When I was a teenager, Amy Grant was my favourite singer. I had a huge collection of her albums and music books as well. I used to sit at the piano and belt them out after school when no one was home. One of my favourite songs (from “Lead me on”) was “If these walls could speak”:
If these old walls could speak
Of things that they remember well,
Stories and faces dearly held,
A couple in love
Livin’ week to week,
Rooms full of laughter,
If these walls could speak…
In less than two weeks, our family will leave behind our lovely little house with the big backyard. I am thrilled that our children will soon have their own room, and we will have space for the million or so musical instruments that they keep bringing home. But I am sad to leave this corner house where my younger son T. was born, where my children learned to ride bikes, where where we hosted so many slumber parties and dinner parties and birthday parties.
If these…Hallowed halls could talk,
These would have a tale to tell
Of sun goin’ down and dinner bell,
And children playing at hide and seek
From floor to rafter,
If these halls could speak.
These days I sit in the garden and soak in the sound of the birds, and the way the sun comes through the trees. I try to memorize the way the Lady’s Mantle looks at the edge of the shade garden and how blue Globe Thistles are so pretty, scattered among the daisies. I remember the soccer games, the hula hoops, the time we enlisted the help of all the kids–even E. who had barely learned to walk–to move our shed from one side of the yard to the other.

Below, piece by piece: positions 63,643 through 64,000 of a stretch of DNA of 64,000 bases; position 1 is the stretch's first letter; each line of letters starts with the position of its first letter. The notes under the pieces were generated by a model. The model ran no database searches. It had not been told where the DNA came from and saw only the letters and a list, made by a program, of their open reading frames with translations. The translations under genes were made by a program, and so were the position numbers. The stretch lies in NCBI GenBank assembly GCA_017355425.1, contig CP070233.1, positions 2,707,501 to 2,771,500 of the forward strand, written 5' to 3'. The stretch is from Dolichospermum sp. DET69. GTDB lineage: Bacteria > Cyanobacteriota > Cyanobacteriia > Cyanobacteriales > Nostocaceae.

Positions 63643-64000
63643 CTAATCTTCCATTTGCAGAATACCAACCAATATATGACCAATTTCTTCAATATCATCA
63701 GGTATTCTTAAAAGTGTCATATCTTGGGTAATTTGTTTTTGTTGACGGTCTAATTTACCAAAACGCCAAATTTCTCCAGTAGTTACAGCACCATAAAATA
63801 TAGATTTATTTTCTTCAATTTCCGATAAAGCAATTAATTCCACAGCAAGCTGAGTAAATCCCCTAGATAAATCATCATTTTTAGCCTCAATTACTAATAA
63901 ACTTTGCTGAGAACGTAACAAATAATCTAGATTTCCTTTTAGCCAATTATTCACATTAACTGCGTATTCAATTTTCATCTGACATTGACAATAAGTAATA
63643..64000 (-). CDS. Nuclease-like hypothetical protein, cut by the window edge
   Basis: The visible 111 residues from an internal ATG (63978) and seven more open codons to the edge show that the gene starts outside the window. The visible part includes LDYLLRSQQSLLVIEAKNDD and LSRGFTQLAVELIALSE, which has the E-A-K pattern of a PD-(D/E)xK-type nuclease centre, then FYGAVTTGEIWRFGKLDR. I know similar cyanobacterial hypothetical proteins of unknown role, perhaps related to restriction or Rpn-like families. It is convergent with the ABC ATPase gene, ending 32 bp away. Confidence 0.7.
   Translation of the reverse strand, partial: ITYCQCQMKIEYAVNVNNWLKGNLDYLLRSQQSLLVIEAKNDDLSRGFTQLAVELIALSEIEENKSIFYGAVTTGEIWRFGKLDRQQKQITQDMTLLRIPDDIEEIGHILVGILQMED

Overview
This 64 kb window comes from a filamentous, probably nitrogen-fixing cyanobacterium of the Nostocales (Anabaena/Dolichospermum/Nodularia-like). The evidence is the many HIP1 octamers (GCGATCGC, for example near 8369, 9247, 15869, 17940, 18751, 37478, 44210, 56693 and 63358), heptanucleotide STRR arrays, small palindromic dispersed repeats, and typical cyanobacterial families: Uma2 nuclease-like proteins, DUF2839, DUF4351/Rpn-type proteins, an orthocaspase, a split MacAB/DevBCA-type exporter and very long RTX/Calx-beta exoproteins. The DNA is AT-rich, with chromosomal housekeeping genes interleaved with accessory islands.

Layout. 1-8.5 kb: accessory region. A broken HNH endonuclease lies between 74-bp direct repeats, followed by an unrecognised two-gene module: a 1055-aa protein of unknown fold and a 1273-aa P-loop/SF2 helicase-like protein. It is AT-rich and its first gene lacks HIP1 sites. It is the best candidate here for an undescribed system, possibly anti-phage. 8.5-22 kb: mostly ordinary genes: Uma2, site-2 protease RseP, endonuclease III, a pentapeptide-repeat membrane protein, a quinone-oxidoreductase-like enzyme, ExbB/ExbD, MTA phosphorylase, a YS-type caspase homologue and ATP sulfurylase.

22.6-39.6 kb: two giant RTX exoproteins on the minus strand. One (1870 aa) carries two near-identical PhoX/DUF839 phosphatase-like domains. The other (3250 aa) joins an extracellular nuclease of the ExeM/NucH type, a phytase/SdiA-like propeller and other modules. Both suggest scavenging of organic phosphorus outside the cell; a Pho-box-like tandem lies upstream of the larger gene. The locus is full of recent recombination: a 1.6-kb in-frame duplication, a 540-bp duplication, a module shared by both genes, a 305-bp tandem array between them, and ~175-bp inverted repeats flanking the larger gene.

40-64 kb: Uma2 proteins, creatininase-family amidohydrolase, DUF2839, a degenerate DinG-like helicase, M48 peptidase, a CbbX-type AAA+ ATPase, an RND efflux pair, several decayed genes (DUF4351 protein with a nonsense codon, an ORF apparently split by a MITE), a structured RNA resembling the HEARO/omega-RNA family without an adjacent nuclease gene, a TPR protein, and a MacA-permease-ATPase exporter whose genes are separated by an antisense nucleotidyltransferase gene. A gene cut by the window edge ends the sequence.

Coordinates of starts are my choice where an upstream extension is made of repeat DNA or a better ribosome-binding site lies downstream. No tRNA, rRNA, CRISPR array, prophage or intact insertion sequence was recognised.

If these old fashioned window panes were eyes,
I guess they would have seen it all –
Each little tear and sigh and footfall,
And every dream that we came to seek
Or followed after,
If these walls could speak.
Moving is a grand adventure, a time for celebration, and an incredibly luxury. And yet, it is also bittersweet. My garden–a living, breathing space–cannot come along. We will leave behind these walls that have seen toddlers grow into preteens, listened while A. learned to play the bagpipes in the dining room, stood by while brothers and sisters argued over whose turn it was in the bathroom.
Yes, if these walls could speak they would have stories to tell. I hope they would also wish us well, remind us that God will go with us wherever travel, and send us on our way with the assurance that new walls–and new memories–await us.